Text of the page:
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Coffee home - From crop to cup - Storing Coffee Beans

Storing Coffee Beans

Storing Coffee Beans
The quality of coffee beans depends on how people would store them and be sensitive to the various forces that would allow it to lose its fine quality after harvesting. A good thing to note is that exposing these beans to open air contributes to losing its actual quality. This is why it has been a practice to keep coffee in tightly sealed containers so that people can consume them at any time they would wish.

Storing them as well in cold temperatures, help retain its level of freshness. Freezing them is a good practice especially for coffee beans that are not immediately consumed and are meant for storing. This allows people to consume them at any time they wish wherever they are.

It should also be good to note not to place them beside aromatic food such as garlic and onions. Coffee beans absorb odors and once placed beside high aromatic elements, chances are that the coffee beans would solicit their smell.

Coffee bean's two greatest enemies are air and moisture. Ideally, coffee should be ground, brewed, and consumed quickly to obtain the best flavor.

Coffee beans are at their peak within 24 to 72 hours after roasting and begin to quickly stale after that (within a week, most of the original flavor will have deteriorated). It is best to buy fresh-roasted coffee in quantities that you will use within 7 to 10 days. I, personally recommend grinding your beans as you need them and storing the whole beans in an airtight container. With that said, following are some guidelines for storing coffee beans:

Store your coffee in the bags it came in if they are heat sealed film or foil. Once these bags have been opened, you can either transfer the coffee to a clean, dry, air-tight container, or simply roll the top of the bag closed, forcing out as much air as possible, and seal the bag with a piece of tape or a rubber band.

Whole Coffee Beans - Should be stored in an airtight container in a dry dark, place at room temperature. they will be at their best for about a month after they are roasted (most fine coffees are roasted just before they are sold).

Ground Beans - Ground beans don's stay fresh as long as whole beans because more surface area is exposed. Keep ground beans in an airtight container in a a dry dark, place at room temperature for approximately two weeks.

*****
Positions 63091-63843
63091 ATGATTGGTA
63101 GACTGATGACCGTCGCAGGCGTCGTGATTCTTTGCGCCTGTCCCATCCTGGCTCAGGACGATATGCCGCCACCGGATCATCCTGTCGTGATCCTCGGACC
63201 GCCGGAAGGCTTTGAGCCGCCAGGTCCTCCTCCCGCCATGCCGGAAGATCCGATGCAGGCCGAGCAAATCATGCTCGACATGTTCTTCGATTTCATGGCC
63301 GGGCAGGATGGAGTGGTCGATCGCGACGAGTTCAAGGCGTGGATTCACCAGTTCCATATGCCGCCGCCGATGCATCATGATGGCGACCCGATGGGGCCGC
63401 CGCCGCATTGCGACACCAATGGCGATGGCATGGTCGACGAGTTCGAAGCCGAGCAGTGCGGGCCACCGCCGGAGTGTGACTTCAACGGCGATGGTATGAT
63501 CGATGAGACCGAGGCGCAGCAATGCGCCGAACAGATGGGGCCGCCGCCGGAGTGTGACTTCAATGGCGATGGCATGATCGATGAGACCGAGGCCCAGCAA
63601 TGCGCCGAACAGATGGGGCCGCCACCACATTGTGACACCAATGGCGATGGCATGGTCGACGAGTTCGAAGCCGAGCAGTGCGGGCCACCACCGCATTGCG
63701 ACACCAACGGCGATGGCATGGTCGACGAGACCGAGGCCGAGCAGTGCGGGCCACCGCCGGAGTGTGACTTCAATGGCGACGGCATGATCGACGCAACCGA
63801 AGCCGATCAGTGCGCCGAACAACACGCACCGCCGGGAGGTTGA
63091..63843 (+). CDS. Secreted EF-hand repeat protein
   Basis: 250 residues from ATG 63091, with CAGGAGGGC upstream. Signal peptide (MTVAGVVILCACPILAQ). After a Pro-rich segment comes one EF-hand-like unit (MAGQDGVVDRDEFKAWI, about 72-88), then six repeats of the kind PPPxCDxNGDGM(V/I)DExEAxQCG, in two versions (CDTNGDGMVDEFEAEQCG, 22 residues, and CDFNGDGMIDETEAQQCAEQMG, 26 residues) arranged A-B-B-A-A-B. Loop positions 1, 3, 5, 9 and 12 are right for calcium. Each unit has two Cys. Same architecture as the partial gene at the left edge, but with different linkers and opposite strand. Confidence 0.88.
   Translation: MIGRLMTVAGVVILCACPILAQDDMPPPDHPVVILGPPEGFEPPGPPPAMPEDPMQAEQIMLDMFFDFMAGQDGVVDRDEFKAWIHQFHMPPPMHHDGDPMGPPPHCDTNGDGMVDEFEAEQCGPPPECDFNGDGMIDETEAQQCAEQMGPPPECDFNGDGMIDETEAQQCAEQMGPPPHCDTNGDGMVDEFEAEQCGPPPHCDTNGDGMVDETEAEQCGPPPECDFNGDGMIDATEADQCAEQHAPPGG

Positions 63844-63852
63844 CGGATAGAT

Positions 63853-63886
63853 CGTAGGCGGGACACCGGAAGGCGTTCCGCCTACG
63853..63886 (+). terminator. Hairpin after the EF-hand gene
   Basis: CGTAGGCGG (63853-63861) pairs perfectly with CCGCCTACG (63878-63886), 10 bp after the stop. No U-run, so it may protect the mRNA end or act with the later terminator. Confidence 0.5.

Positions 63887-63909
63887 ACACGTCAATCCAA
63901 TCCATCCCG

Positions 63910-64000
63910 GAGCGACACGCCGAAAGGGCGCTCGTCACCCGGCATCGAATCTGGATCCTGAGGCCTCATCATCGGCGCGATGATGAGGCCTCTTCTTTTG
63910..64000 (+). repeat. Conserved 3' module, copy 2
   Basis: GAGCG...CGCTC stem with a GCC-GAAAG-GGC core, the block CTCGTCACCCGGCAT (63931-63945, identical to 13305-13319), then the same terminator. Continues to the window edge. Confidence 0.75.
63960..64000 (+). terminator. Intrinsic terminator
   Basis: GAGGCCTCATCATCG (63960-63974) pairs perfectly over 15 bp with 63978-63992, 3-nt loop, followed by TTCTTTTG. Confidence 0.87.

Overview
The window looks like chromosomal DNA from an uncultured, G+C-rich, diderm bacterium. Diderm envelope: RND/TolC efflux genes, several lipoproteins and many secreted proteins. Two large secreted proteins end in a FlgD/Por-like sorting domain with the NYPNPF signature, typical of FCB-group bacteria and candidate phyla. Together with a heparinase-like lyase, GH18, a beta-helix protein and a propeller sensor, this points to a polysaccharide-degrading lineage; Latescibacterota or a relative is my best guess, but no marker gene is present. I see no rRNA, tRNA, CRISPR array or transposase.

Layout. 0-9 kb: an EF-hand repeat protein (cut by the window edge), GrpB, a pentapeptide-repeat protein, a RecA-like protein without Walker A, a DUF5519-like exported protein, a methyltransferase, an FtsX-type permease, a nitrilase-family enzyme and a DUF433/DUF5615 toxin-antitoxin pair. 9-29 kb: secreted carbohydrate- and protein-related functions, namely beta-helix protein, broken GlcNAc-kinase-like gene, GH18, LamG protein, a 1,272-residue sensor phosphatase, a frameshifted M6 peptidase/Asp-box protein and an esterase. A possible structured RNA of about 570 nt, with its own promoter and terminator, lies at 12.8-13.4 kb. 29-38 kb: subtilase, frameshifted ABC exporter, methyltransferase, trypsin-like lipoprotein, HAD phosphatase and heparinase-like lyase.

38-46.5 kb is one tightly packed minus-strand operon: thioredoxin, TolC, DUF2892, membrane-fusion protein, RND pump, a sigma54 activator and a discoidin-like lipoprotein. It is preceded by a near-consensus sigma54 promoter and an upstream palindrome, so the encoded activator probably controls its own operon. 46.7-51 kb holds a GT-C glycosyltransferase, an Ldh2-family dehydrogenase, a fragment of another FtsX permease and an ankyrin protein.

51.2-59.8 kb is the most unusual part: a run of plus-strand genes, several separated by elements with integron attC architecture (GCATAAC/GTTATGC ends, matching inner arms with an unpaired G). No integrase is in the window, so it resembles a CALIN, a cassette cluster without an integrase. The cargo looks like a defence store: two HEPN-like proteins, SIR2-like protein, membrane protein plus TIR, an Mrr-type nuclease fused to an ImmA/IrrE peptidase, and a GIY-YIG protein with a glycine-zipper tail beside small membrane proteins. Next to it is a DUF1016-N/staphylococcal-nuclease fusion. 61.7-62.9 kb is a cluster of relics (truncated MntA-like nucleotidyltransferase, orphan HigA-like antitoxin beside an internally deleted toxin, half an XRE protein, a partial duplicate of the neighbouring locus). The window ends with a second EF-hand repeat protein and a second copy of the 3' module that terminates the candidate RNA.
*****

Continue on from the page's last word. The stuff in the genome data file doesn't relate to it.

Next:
Vacuum-Pack Coffee - Coffee that is sold in vacuum-packed tins has had oxygen and carbon dioxide removed, a process that keep the coffee fresh. Once the can is opened, the coffee will be in its prime for 7 to 10 days.

Freezing or Refrigerating Coffee Beans - It is generally not recommended to store coffee beans in the freezer or refrigerator. The enemies of coffee are extreme temperatures (hot or cold), air, light, moisture, and strong odors.

The freezer is acceptable only for a one-time shot. What this means, is that once you take it out of the freezer, it should never go back in. Condensation can form and adversely affect taste, as the frozen moisture on your coffee will melt and be absorbed into the bean, which deplete the flavorful oils.

The freshness of coffee is something that will always be desired by people who are addicted to drinking their usual brew. Maintaining their desired quality for the coffee consumption is something that the coffee addicts will always want to follow. The improper storage proceedings such as leaving a container or sachet open are contributing factors to eventual spoilage of the vacuum packed quality of the granulated beans.

It is best to either seal the pack of coffee or seal them tightly in the usual bottles and jars where they are placed after the first drink has been prepared and served. Coffee has its delicate aspects of preservation. It is not purely about store and consume at anytime they would want coffee.

This especially holds true for the normal consumers who will always have coffee in tow in their homes. For all we know, coffee may be spoiled constantly if a person does not give due attention towards maintaining the proper quality of aroma and taste that the usual cup brings to them.

Coffee home - From crop to cup - Storing Coffee Beans

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